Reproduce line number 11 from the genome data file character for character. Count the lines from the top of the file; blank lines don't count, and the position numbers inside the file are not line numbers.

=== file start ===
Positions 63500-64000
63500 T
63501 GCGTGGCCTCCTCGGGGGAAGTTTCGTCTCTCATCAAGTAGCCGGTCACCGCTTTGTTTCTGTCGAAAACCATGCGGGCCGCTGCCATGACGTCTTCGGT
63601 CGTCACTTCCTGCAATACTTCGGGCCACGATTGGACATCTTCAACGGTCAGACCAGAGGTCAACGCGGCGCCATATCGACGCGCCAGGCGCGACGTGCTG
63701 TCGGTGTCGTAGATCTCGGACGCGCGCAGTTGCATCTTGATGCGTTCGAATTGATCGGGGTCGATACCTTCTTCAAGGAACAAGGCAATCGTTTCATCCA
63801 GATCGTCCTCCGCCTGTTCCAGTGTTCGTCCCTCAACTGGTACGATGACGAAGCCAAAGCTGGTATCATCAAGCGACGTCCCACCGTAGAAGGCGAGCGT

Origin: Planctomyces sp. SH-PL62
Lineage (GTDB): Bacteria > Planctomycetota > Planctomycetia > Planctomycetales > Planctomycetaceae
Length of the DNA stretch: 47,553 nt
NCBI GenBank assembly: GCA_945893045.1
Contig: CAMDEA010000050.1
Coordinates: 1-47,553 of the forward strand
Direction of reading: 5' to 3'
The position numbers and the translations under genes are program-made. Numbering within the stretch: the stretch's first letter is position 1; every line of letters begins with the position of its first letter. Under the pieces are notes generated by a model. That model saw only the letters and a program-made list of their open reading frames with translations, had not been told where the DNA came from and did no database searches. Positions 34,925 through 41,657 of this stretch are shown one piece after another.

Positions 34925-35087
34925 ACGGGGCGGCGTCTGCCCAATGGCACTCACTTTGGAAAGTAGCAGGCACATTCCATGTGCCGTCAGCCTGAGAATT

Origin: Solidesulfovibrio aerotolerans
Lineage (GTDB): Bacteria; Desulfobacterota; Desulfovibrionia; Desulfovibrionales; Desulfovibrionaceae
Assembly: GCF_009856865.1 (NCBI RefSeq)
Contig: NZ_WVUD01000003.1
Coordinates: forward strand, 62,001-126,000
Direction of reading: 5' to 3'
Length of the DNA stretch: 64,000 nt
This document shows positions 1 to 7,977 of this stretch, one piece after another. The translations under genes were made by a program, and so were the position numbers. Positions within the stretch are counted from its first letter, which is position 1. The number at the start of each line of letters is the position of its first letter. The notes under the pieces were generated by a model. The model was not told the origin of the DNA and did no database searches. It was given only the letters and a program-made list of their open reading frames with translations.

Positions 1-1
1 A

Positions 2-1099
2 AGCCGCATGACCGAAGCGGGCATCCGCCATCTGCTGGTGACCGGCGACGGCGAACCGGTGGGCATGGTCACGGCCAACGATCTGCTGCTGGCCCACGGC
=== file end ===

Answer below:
Contig: CAMDEA010000050.1